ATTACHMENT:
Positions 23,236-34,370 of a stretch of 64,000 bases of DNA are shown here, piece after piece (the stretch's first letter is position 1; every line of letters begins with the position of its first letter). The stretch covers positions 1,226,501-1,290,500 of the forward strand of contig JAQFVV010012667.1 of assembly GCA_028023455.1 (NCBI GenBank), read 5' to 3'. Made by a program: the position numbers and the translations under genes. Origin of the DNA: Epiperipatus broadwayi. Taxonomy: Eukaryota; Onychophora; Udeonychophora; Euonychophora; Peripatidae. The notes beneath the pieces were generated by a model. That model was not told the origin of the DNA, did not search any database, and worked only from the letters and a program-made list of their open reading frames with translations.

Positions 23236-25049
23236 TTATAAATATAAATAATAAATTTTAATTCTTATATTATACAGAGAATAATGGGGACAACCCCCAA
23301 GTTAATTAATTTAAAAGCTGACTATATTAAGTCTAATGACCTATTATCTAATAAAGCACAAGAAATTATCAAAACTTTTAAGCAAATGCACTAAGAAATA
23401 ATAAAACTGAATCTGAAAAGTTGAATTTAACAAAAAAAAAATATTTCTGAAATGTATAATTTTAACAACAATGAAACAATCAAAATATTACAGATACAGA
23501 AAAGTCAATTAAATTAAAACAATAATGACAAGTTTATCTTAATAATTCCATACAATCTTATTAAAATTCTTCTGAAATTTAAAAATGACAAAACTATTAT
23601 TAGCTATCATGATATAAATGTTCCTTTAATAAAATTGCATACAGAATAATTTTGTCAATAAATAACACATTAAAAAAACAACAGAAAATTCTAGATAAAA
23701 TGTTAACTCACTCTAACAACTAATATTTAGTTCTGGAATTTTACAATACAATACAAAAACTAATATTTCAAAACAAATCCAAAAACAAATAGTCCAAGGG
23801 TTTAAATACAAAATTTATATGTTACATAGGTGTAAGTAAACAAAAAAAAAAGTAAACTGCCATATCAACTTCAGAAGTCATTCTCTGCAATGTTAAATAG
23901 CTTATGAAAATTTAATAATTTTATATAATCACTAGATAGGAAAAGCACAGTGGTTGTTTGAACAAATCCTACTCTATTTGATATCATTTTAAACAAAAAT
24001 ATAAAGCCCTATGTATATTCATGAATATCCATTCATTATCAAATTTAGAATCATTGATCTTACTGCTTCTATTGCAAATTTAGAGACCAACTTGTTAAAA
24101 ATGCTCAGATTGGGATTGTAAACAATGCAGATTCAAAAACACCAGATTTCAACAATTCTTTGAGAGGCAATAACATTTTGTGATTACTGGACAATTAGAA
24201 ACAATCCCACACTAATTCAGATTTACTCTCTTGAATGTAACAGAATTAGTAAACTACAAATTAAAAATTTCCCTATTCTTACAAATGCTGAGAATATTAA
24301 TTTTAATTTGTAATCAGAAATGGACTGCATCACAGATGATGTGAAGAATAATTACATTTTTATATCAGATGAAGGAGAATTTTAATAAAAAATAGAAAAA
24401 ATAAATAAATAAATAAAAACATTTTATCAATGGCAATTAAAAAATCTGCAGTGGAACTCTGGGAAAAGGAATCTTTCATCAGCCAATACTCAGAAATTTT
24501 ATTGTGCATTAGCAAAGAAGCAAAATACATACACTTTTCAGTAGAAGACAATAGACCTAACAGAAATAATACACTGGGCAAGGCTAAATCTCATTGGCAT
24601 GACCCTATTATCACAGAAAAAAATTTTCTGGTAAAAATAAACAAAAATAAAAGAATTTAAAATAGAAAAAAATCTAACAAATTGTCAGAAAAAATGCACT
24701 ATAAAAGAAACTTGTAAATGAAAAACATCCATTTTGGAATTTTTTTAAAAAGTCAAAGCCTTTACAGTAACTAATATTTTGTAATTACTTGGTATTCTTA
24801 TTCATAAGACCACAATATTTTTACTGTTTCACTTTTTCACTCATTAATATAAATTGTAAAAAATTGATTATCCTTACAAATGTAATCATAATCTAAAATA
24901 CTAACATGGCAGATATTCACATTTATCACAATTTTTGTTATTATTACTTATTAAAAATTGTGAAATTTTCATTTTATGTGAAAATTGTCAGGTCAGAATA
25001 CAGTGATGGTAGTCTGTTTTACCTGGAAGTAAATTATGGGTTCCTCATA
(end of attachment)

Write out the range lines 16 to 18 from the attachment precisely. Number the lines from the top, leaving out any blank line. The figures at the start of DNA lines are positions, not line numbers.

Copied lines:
24501 ATTGTGCATTAGCAAAGAAGCAAAATACATACACTTTTCAGTAGAAGACAATAGACCTAACAGAAATAATACACTGGGCAAGGCTAAATCTCATTGGCAT
24601 GACCCTATTATCACAGAAAAAAATTTTCTGGTAAAAATAAACAAAAATAAAAGAATTTAAAATAGAAAAAAATCTAACAAATTGTCAGAAAAAATGCACT
24701 ATAAAAGAAACTTGTAAATGAAAAACATCCATTTTGGAATTTTTTTAAAAAGTCAAAGCCTTTACAGTAACTAATATTTTGTAATTACTTGGTATTCTTA